Genevieve Lynne


Wait and See

Wade and His Alphabet.jpg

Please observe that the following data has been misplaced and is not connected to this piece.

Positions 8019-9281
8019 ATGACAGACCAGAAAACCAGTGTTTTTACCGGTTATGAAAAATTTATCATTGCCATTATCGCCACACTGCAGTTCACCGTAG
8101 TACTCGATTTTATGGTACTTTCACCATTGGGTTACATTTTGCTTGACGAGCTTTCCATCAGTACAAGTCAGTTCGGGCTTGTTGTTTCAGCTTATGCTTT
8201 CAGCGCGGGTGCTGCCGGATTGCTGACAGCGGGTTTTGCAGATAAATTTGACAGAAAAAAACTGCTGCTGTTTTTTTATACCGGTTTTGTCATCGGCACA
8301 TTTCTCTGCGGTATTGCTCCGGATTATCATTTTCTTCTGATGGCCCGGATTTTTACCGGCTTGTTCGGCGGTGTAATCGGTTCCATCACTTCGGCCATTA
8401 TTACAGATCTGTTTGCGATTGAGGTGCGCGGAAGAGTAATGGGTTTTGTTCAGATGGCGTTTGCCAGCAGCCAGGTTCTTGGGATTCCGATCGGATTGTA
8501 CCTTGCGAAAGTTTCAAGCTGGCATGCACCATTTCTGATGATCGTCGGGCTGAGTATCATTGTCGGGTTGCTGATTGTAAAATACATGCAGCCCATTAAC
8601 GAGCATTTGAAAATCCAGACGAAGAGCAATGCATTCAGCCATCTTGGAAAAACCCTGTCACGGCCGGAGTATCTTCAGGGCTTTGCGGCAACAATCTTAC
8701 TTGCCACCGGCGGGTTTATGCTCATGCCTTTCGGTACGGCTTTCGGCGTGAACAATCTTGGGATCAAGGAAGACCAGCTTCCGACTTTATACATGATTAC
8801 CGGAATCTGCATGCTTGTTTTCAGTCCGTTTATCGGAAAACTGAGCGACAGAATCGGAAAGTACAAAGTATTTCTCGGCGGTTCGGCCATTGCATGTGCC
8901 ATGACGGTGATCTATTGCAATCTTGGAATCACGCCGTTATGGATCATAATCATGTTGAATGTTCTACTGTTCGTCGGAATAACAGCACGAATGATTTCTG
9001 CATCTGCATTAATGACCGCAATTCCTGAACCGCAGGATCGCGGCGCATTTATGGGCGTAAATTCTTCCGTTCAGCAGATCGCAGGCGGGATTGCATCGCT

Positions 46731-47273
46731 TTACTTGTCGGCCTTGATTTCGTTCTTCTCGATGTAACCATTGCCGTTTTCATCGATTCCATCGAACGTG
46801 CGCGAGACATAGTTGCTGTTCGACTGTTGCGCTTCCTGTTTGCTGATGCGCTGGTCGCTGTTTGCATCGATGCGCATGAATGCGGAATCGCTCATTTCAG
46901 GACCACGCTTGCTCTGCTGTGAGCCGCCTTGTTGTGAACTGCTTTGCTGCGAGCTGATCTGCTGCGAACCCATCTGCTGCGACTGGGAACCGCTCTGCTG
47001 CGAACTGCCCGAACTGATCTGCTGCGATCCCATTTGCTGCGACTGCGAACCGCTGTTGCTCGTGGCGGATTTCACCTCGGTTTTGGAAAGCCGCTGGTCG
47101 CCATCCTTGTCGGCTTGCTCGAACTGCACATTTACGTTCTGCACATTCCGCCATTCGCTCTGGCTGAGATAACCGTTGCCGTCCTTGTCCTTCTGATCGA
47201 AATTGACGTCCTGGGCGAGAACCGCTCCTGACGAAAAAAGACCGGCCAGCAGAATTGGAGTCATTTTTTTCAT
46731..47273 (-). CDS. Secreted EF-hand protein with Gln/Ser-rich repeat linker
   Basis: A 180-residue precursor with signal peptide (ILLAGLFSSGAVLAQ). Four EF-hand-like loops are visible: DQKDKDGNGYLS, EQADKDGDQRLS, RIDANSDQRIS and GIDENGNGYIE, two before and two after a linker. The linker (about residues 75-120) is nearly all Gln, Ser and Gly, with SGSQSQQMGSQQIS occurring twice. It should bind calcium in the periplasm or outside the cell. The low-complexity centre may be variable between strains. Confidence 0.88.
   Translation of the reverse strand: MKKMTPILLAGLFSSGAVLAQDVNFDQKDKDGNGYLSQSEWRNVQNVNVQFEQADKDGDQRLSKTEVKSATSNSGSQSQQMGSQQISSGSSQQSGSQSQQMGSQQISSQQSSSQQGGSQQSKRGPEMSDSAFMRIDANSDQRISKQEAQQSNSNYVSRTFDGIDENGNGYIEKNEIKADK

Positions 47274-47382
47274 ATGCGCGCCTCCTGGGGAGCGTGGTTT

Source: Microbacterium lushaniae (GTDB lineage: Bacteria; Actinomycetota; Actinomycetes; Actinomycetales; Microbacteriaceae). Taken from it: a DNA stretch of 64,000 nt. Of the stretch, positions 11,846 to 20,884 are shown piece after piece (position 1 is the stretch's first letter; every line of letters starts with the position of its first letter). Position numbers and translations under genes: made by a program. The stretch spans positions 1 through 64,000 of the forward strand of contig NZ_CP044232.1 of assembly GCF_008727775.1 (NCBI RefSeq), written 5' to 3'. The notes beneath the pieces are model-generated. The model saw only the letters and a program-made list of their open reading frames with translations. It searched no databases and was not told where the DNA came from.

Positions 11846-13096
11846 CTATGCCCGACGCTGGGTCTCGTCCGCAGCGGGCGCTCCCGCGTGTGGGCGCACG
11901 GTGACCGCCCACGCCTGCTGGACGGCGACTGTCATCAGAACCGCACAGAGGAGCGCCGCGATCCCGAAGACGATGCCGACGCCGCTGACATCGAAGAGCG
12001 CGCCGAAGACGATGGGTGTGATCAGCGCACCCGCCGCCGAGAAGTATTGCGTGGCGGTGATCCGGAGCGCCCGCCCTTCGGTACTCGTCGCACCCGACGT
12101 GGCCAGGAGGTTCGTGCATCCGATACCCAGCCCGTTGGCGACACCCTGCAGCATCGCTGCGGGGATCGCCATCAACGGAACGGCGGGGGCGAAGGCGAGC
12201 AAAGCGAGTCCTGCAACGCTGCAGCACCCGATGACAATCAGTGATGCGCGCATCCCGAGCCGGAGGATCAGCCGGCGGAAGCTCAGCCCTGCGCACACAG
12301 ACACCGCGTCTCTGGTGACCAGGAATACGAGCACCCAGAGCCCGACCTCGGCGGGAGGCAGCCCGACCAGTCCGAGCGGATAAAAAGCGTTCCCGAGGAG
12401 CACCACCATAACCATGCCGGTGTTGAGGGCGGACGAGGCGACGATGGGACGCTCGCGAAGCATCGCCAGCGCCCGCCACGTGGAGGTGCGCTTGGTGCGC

We first started to realize something was different about Wade when he was almost two. Actually, it was my mother-in-law who pointed out that he never made eye contact. Up to that point, I just thought he was a difficult child because he was so, so difficult. The first doctor we took him to told us to "wait and see." The second doctor said he didn't see any signs of autism. The third doctor, a developmental pediatrician, said Wade was fine, but I needed parenting classes; then he recommend I buy his book. I finally found ECI (Early Childhood Intervention). They said there was definitely something wrong, but they just didn't know what because Wade's skills were so scattered. He threw fits hourly but also taught himself to read and write. By the age of two, he had at least ten sets of alphabet letters that he played with all the time. Even though he doesn't play with them anymore, I've saved a few of those sets because they were what gave me hope.